Wednesday, October 8, 2008
Strength & Honor
As the soldier-general, farmer Maximus Decimus Marilius, prepares for battle in the epic movie Gladiator he walks among his troops looking them in the eye and says, “Strength and honor!” In this tense moment he is communicating that he is one of them, and they have the same value as he.
Honor begins with words and is culminated in deed as the leader states and shows his appreciation for those whom he is leading. This principle is seen in the military, in business and in everyday leadership situations.
Unfortunately, some leaders create an environment where they believe that those whom they lead exist to honor the leader. The result of this is a loss of confidence among the team, a lack of spirit in what they do and a frustration with not being fulfilled in their field of work.
However, leaders who honor their team find that it strengthens the team not only to excel but to at times achieve greatness amid trying circumstances. One of the greatest ways that honor produces strength is when it places a value on the person that the person did not think possible. Jesus did this when He told His disciples that they would do greater things than He when the Holy Spirit came upon them, and today we can see the same result when a seasoned leader looks in the eye of a young person and says, “I am convinced that you can surpass me, and I want to invest in your life to see it happen.”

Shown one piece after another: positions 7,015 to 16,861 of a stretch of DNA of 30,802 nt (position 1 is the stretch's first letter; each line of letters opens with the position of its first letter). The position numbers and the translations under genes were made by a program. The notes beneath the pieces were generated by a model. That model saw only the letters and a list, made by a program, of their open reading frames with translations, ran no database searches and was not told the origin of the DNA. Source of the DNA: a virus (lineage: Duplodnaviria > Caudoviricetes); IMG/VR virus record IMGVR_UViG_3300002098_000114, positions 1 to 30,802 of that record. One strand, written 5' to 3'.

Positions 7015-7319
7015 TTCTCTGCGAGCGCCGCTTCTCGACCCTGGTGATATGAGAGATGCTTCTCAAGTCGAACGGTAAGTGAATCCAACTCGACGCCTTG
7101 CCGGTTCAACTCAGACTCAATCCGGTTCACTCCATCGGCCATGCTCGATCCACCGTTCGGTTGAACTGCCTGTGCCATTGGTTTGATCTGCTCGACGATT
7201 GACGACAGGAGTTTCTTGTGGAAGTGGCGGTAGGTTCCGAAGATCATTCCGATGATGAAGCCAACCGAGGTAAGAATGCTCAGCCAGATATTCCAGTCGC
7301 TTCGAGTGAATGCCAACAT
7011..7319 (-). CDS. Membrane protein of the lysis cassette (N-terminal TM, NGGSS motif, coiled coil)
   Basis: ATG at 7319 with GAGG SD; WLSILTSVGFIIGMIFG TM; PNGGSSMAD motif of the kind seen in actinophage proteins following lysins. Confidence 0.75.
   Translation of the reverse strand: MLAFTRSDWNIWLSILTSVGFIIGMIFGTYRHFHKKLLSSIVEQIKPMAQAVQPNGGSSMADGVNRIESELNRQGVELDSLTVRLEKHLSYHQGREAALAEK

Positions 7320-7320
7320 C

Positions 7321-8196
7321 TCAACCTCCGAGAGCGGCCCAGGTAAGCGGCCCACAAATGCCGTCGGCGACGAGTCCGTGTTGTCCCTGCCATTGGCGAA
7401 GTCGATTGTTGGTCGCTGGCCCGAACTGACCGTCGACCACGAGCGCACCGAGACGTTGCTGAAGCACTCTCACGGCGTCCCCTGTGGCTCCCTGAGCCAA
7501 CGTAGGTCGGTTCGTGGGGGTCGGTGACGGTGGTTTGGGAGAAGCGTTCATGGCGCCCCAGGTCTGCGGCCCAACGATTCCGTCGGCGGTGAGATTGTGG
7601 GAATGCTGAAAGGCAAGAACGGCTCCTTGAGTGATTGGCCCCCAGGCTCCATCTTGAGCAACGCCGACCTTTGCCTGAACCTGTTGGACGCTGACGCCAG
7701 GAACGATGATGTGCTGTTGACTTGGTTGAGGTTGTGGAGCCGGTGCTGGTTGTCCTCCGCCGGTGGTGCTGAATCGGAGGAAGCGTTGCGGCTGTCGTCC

Maximus came from a common background which meant that he was not born with his abilities. They had to be developed. Leaders who had to learn how to lead are usually better at encouraging young leaders. I know that I have had times of utter discouragement as a missionary when I felt invisible and insignificant, but in the midst of that feeling several leaders whom I greatly respected singled me out – they often did this in a public setting – and they bestowed great honor upon me for what I was doing. At this moment I felt like adrenaline was pumped in my soul, and I could then run another hundred miles or take any country. We can’t live on moments such as these, but we do need such moments to set our compass straight and show us the value and abilities that we really do have in God’s eyes.
In the movie, The Kingdom of Heaven, Orlando Bloom’s character is a knight from simple beginnings. When the battle was on the edge of disaster he was told by a religious man that the battle could not be won without knights, but all the knights had perished. At this he turned and knighted all the slaves and knaves who were at his side much to the dismay of the religious man. Can knighting a man make him fight better? You try it. Honor someone, and see if it makes a difference.
Posted by Mike Watkins at 1:09 PM